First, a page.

To create a functional resume, begin with a strong summary or objective statement highlighting your key skills and areas of expertise. Follow this with a detailed skills section showcasing your proficiency in data analysis software, research methodologies, and communication skills.

You might also include a brief overview of relevant projects or experiences rather than specific job titles and dates.

While this format can work well for someone lacking relevant experience, experts warn that it is not very compatible with ATS. Also, employers often prefer a detailed work history, which means they might overlook a candidate who submits a functional resume.

Combination Resumes for Research Analysts

A combination resume blends elements of chronological and functional formats, allowing you to showcase your skills and work experience equally.

This format is excellent for someone with limited experience as a research analyst or transitioning from a different line of work.

A combination resume format for a research analyst begins with a summary or objective statement briefly outlining your career goals and critical qualifications. Next, you would provide a detailed skills section highlighting your technical expertise, analytical abilities, and communication skills.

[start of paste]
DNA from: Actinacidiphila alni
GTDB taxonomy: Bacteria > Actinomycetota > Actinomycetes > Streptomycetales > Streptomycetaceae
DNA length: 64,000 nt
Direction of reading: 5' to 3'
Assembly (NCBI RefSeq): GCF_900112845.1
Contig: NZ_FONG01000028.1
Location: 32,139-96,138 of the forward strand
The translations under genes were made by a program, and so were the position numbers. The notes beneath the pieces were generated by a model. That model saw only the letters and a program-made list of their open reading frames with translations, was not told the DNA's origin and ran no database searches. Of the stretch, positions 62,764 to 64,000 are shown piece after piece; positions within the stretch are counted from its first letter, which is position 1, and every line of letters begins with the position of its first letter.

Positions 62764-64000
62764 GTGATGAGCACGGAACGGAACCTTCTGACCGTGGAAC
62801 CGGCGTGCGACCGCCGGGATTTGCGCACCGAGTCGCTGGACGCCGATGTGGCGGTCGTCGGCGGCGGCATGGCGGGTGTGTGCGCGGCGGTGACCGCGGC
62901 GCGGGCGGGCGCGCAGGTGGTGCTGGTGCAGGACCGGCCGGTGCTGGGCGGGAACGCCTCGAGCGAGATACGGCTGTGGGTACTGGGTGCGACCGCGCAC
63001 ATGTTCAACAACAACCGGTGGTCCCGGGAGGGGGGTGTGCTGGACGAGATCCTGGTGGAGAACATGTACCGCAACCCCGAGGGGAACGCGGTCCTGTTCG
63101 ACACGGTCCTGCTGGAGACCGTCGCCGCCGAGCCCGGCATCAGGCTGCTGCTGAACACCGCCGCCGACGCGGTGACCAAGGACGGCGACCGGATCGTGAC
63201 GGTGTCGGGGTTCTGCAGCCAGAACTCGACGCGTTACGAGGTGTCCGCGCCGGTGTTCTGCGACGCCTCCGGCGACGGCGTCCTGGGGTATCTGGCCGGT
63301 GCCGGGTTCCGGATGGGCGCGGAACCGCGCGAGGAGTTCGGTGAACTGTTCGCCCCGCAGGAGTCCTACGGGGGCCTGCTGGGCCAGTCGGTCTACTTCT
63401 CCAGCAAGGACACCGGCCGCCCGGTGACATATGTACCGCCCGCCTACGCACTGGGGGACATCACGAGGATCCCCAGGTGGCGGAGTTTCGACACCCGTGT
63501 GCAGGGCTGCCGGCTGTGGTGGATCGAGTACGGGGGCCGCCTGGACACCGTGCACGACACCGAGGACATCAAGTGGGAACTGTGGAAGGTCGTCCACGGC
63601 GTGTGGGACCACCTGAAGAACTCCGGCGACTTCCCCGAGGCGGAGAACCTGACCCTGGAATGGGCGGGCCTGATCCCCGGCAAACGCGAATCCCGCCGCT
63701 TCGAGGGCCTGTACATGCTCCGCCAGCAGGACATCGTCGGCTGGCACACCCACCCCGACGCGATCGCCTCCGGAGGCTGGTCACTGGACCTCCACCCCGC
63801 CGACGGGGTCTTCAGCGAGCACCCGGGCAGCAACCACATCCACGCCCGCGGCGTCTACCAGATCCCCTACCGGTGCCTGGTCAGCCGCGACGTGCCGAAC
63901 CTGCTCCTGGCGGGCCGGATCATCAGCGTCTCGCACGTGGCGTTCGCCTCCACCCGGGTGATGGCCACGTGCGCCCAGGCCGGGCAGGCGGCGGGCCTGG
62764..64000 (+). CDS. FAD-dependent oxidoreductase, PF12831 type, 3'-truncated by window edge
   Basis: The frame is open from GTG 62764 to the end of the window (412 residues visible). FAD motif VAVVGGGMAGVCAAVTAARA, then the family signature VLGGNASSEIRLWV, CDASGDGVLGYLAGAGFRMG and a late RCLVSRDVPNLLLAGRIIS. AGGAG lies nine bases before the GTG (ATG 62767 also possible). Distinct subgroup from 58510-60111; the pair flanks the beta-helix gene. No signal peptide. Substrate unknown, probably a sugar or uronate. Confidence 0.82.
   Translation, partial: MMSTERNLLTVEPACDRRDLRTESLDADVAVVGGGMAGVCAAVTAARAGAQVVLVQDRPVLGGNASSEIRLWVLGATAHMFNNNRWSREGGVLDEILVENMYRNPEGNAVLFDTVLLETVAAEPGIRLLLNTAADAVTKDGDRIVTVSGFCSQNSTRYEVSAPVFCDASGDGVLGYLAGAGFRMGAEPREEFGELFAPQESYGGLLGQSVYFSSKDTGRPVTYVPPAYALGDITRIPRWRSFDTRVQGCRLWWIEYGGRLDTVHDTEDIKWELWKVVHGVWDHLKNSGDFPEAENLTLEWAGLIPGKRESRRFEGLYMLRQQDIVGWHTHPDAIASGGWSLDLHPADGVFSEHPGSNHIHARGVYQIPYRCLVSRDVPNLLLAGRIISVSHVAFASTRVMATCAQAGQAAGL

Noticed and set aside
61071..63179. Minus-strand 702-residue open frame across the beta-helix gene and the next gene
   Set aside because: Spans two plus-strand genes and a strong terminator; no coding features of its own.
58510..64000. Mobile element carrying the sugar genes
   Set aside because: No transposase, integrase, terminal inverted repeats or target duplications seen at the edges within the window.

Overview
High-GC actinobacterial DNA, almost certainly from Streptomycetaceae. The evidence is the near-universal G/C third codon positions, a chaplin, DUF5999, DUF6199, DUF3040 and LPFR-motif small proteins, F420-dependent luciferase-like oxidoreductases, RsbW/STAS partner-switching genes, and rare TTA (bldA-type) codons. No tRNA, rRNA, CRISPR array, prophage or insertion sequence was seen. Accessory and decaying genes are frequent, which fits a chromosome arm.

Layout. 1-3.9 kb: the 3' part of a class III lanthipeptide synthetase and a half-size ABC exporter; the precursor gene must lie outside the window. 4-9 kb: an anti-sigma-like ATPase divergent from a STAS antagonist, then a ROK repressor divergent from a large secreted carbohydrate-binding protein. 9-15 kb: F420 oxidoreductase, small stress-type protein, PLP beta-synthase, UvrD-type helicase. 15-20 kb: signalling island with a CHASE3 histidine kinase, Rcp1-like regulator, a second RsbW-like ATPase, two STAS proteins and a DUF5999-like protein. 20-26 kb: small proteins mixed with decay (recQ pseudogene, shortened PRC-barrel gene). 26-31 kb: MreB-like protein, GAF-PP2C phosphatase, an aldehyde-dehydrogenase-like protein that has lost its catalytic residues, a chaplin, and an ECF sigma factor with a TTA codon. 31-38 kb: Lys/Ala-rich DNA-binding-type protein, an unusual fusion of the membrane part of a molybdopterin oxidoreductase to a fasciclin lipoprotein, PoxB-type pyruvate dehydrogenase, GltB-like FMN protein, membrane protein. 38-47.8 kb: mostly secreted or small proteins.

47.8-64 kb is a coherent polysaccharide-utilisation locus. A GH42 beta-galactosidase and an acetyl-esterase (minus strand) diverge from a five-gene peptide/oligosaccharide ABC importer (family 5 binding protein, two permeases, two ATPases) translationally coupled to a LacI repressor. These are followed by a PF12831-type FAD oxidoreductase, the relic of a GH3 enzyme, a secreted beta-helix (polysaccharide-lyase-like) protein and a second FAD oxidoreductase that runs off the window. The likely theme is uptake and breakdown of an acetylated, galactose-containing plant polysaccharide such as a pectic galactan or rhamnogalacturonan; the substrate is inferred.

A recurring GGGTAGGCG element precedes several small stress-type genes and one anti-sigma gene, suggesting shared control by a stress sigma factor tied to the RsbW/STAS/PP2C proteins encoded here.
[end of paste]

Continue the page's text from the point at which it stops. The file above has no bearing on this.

Then, you can include a chronological overview of your work history, focusing on key achievements and experiences that demonstrate your capabilities as a research analyst. Highlight any relevant projects, research studies, or publications to showcase your expertise in the field. Conclude with sections for education, certifications, and additional skills to provide a comprehensive snapshot of your qualifications as a research analyst.